“Understanding yesterday, for the benefit of  today and tomorrow”

© 2005-2018, 2019  All Rights Reserved  Kibworth History Society and W.G.Weston

Sir Nicholas Harold Lloyd Ridley.

‘His vision saved my sight.’ By Bob Haggerty

Across the world, there are many hundreds of millions of victims of cataracts or of the dreaded African scourge of “river disease” who now have good reason to sing this man’s praises.  However, few know his name.

In July 2011, I underwent a standard cataract hospital procedure.  It took less than 20 minutes and I did not feel a thing.  That this was an eye opening experience became obvious a mere five days later when it dawned on me that I’d been looking at the world for years through an ever thickening and darkening fog.  I realised then that this shroud was steadily dispersing each day to reveal ever more of the intricate detailing and

A 1940’s photograph of Harold Ridley, with permission from The Royal Society. Figure 2b from Biogr. Mems Fell. R.Soc. 2007 53, 285-307.

wondrous colours of Nature. This marvellous transformation in my life prompted me to know more of the genius who had revitalised my eyes.

To my amazement, I learnt that he was among the all-time medical greats and that his thinking extended far beyond treating the eye.  As a direct result of his pioneering researches, he introduced the use of television in the operating theatre and he transformed the ethos of the English medical establishment.In 1951, he infuriated the leading surgeons when he read his Paper describing his new cataract operation to the delegates attending the annual Oxford Ophthalmology Congress.  They were horrified to be told that he had inserted into an eye an artefact utilising a medically inert man-made material.  In those days it was a surgeon’s job to remove things from the body: not to force bits of plastic or metal into the body.  So, Ridley was derided and sent into professional and social purdah for over twenty five years.

Incidentally, the story behind his discovery of the material he used to make his implant is riveting because it was the direct result of his time caring for RAF pilots shot down during the Battle of Britain.  The self-evident success of his methods eventually gave the nascent science of biomedical engineering ‘respectability’ leading to our today’s acceptance of heart surgery and knee and hip replacements as being routine.

Another revelation was his being called–up to Army service, made an honorary major in the Royal Army Medical Corps and posted to Ghana, of all the unlikeliest places, in 1942.  This put an end to his work on cataracts. (It has been suggested that this was the objective of a more senior surgeon who arranged the posting). However, it was there that this incredible man, with simple equipment, identified the cause of “River Disease” which had been blinding millions of Africans each year.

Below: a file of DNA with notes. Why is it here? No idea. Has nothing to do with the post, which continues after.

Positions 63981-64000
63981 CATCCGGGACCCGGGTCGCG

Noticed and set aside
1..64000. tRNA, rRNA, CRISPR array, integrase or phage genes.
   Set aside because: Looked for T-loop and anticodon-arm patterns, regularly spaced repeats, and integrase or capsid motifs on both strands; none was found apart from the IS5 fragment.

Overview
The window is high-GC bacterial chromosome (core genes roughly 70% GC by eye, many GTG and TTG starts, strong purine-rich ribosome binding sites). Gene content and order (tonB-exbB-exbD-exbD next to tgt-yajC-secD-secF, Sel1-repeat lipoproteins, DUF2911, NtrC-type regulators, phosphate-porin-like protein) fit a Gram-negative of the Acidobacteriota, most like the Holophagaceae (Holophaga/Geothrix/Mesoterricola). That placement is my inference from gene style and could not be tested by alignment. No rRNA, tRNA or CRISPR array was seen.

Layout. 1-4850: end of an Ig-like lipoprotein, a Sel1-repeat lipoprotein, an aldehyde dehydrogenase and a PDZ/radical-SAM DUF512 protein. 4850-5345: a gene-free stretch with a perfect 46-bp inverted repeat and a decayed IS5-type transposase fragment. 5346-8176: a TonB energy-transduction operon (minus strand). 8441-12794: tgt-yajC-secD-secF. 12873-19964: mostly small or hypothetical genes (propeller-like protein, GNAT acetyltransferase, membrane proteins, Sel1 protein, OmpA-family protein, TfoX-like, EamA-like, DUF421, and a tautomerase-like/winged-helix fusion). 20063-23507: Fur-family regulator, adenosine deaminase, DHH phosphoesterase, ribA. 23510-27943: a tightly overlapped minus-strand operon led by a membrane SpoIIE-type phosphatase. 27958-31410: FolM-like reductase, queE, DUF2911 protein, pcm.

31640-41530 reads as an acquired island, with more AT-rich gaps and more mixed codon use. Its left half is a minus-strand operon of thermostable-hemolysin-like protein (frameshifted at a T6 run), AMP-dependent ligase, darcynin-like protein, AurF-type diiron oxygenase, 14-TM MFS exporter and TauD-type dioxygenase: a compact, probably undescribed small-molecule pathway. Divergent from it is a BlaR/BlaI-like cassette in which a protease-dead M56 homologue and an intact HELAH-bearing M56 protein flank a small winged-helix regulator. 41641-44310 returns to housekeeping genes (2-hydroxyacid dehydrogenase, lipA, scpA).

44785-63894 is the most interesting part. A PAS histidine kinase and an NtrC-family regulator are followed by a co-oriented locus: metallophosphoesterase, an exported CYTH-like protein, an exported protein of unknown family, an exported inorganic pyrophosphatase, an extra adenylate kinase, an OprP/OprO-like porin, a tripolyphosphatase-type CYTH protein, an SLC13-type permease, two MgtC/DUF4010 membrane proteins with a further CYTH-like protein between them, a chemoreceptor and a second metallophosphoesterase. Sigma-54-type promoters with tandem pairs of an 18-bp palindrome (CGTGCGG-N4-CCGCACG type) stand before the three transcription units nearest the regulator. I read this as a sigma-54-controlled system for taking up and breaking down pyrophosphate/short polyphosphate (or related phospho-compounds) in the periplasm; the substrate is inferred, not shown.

To my surprised delight, I also learnt that he had been born on 10th July 1906 in Kibworth Beauchamp, Leicestershire. This was confirmed by a copy of his birth certificate but it took considerable detective work to find his actual address.  Aided by Chris French, a third year ophthalmology student and the clever research work by George Weston of the Kibworth History Society, his home was eventually identified as The Gables.  But, I was still flummoxed until Harcourt’s senior village-born resident, Miriam Hunt identified this as today’s Little Lebanon, 70, Leicester Road.  With the enthusiastic approval of the Dougal Powrie, the property owner and his wife Alison, the way is at last open for his home village to honour him by affixing a blue plaque to his birthplace.

His father Nicolas, a retired Royal Navy surgeon, was for some years the Consultant Ophthalmic surgeon to the Leicester Royal Infirmary.  His mother, Margaret was a member of the wealthy family that invented the safety pin.  She was also a close friend of Florence Nightingale and Harold often proudly boasted that he had been dandled on her knee when an infant.  He had a sister and a younger brother.

His brilliance as a surgeon was quickly established when he became a Fellow of the Royal College of Surgeons at the earliest possible age of twenty five.  This is when he opted to follow his father by specialising on the eye and confronting cataracts, a major cause of blindness.  One can only imagine his strength of character that enabled him to carry on with his work whilst ostracised by his profession.  Fortunately for all of us, the North Americans recognised his pioneering work early on in the 1970’s which must have been of tremendous encouragement to him. At the end of the 1980s he himself had the lenses in both his eyes replaced. "I am the only man to have invented his own operation," he reflected.

In his native land, formal recognition from his profession came only in 1986 when he was elected a Fellow of the Royal Society and, only just in the nick of time, with the award of a knighthood in February 2000.  He died aged 94 in May 2001.

Blue Plaque at ‘Little Lebanon’, Kibworth, the birthplace of Sir Harold Ridley